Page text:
An Albanese Labor Government will strengthen Australia’s response to future pandemics by establishing an Australian Centre for Disease Control (CDC).
Australia is the only OECD country without a CDC equivalent and the Federal Government has not led a national pandemic drill for 12 years.
Our nation went into the coronavirus pandemic with less than one mask for every Australian in the National Medical Stockpile, an overreliance on global supply chains, and badly stretched aged and health care systems.
These failures have contributed to the tragic deaths of almost 900 Australians – 673 of whom were aged care residents and 28 linked to the Ruby Princess debacle – and more than 27,000 infections.
To strengthen Australia’s preparedness and lead the national response to future pandemics, the CDC would:
- House surveillance experts and systems to monitor current and emerging threats;
- Work with state and territory governments and service providers to improve preparedness in the health and aged care sectors;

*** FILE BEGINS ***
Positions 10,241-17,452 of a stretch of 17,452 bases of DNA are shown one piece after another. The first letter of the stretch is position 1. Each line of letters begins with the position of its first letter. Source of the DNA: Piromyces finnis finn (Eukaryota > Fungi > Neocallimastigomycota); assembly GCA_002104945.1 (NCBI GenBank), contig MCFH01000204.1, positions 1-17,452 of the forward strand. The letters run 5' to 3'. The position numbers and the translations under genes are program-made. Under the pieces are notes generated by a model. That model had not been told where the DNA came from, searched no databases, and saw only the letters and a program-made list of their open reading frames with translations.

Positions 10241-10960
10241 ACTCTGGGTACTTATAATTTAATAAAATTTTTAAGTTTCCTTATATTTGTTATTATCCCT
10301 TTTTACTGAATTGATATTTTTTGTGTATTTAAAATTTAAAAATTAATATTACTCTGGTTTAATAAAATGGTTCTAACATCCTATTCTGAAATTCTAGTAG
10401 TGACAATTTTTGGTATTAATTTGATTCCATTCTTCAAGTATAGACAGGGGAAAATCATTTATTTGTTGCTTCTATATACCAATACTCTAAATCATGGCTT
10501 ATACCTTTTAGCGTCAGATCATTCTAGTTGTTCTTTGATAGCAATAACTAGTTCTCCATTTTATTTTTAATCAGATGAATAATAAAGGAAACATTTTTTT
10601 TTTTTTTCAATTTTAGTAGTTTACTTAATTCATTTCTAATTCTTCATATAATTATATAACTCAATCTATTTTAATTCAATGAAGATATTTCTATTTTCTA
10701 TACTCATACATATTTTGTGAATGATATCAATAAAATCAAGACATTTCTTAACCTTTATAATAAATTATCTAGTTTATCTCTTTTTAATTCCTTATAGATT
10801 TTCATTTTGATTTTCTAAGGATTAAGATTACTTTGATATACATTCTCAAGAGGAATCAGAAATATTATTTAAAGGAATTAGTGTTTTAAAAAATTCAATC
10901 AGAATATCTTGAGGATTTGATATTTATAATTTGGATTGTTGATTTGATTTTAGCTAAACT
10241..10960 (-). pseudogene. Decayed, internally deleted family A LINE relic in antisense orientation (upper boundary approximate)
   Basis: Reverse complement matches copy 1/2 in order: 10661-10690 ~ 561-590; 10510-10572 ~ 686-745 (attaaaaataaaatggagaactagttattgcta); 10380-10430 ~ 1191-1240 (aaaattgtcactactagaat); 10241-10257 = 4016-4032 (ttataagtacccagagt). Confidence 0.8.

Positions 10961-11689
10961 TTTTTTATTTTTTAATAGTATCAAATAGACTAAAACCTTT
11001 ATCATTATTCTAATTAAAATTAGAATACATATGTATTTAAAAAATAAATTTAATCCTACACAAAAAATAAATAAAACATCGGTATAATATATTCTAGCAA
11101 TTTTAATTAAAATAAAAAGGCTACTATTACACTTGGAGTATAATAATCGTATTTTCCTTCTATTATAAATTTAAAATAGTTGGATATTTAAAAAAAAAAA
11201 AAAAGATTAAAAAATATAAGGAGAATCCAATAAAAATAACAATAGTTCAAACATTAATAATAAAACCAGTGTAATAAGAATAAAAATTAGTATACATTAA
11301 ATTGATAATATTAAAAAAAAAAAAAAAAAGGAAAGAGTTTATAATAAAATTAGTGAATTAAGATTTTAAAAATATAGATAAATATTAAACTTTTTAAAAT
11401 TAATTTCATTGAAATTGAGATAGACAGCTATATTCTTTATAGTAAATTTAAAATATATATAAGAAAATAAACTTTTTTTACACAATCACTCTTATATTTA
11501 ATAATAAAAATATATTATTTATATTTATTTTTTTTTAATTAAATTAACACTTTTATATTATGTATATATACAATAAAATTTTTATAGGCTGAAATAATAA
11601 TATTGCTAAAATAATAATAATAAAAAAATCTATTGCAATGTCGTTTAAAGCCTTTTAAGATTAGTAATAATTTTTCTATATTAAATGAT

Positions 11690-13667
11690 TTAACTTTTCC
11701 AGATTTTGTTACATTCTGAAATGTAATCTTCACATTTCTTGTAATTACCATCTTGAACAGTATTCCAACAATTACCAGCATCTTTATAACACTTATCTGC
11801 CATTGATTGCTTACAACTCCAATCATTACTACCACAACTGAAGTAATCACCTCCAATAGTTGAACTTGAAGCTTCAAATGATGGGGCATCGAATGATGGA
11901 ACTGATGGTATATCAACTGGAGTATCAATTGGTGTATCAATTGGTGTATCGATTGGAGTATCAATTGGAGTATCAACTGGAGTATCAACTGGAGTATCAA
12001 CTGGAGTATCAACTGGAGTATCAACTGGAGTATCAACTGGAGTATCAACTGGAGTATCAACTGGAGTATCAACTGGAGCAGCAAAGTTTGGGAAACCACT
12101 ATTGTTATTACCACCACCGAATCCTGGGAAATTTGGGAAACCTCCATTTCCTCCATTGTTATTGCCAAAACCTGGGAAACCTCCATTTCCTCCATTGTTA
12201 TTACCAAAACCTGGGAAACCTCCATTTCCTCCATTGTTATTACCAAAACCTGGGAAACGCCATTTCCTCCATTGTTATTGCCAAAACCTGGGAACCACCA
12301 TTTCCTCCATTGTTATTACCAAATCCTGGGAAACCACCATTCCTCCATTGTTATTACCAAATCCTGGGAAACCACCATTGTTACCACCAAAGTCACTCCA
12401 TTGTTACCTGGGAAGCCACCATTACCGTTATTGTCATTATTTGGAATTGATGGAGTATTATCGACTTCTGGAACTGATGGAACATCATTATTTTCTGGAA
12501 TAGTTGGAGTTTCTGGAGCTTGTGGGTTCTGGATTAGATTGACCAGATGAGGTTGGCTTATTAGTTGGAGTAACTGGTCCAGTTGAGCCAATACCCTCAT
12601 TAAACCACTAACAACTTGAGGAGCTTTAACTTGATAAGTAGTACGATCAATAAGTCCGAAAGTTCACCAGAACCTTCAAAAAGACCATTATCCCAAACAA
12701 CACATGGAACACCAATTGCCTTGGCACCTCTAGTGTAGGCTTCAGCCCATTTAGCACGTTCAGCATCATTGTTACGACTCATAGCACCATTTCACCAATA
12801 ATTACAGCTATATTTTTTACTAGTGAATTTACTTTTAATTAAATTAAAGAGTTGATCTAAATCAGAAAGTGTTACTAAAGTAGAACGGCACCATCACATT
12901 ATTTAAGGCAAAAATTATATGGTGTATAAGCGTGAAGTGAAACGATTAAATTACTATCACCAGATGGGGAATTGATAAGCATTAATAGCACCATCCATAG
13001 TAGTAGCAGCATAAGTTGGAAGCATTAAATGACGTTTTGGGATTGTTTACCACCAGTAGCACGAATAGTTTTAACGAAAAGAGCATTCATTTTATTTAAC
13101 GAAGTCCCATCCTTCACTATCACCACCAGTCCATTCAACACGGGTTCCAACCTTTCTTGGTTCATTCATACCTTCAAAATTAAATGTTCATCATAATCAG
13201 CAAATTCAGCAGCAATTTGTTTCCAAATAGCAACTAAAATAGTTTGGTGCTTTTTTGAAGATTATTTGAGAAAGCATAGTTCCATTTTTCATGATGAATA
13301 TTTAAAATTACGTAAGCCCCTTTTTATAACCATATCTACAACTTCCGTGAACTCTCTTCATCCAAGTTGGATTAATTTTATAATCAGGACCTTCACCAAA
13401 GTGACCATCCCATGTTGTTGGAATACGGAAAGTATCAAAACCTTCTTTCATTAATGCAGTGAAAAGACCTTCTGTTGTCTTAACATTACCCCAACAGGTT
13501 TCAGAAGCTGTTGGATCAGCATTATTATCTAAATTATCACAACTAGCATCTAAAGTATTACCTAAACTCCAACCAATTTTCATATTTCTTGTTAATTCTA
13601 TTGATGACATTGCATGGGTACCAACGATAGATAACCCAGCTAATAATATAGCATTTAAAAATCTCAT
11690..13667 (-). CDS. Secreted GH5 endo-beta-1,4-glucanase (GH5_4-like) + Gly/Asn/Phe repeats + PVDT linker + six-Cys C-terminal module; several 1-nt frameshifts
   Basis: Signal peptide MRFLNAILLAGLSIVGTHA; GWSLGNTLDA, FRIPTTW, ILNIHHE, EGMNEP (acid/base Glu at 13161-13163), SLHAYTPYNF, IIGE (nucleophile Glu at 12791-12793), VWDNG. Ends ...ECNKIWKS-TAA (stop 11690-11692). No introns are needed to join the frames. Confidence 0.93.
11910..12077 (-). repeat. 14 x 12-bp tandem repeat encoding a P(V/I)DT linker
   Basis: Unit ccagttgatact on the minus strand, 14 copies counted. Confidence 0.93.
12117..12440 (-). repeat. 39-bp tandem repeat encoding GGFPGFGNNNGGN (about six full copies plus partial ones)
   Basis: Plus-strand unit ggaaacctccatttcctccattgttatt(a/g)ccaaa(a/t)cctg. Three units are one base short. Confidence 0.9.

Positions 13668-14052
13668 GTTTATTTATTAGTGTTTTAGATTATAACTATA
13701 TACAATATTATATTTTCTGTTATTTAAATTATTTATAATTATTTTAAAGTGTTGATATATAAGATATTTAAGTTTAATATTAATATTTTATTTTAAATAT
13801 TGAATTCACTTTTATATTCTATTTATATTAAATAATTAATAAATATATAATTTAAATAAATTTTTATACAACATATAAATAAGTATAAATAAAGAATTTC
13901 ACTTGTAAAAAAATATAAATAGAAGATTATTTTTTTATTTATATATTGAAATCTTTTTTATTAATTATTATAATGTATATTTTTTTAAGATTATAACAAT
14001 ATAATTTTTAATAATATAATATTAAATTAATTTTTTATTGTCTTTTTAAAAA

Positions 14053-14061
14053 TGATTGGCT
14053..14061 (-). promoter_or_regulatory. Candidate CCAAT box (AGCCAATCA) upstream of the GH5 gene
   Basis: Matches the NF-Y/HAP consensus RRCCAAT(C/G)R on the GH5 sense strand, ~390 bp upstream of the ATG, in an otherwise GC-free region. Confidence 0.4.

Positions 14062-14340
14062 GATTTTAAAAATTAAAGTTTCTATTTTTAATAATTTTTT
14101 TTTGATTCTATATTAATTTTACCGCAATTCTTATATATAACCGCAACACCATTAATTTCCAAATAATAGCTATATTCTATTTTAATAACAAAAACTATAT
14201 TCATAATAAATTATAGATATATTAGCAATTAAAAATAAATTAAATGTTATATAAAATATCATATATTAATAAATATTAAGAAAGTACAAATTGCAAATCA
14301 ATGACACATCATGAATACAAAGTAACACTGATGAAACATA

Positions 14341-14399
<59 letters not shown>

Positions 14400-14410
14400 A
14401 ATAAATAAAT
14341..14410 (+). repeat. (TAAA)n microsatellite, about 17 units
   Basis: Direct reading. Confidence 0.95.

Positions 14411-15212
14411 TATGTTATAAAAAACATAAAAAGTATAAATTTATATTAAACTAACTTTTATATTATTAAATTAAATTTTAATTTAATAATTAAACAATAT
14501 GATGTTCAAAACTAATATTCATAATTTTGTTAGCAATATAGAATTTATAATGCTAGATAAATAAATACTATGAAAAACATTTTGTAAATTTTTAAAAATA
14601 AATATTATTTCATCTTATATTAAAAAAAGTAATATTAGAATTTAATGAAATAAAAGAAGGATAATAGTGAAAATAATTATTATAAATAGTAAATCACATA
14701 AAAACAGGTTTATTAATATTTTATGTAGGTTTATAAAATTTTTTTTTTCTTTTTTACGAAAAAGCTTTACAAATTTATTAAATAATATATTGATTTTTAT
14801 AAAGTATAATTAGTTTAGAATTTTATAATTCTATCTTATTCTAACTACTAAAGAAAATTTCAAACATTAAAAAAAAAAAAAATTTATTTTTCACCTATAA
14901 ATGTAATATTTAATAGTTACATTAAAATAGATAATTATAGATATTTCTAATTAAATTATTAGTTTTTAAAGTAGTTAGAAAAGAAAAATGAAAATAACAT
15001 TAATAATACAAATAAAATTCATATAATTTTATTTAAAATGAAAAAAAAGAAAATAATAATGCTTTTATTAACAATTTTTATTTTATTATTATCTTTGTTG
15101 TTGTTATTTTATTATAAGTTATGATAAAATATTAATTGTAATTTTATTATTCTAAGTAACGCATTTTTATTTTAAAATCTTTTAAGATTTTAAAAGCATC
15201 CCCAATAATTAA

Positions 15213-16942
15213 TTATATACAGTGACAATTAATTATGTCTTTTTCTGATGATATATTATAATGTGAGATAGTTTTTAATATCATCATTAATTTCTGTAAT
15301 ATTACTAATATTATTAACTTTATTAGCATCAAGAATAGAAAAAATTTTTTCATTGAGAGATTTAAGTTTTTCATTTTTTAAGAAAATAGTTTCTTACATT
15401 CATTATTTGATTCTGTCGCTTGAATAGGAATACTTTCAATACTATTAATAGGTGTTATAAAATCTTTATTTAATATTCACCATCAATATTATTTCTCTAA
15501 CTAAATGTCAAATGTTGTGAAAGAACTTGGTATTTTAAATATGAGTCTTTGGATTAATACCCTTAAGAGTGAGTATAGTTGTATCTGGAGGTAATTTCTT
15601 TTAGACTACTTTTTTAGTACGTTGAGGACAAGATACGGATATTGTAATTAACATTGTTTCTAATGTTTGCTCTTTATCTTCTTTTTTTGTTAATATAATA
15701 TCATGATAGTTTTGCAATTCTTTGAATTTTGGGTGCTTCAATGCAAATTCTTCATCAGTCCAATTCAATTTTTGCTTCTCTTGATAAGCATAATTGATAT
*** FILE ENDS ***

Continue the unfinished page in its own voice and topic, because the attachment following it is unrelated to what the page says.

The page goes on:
- Manage the National Medical Stockpile, including analysing needs, procuring and managing stock and distributing supplies as needed;
- Run regular preparedness drills on the scale of Exercise Sustain in 2008;
- Work with other countries on regional and global preparedness.
As in other countries, Australia’s CDC would play a role in preventing health threats posed by chronic disease, as well as infectious diseases.
An Australian CDC has widespread support, including from the Australian Medical Association, the Australian Nursing and Midwifery Federation, the Public Health Association, health experts, and other experts such as the Australian Strategic Policy Institute.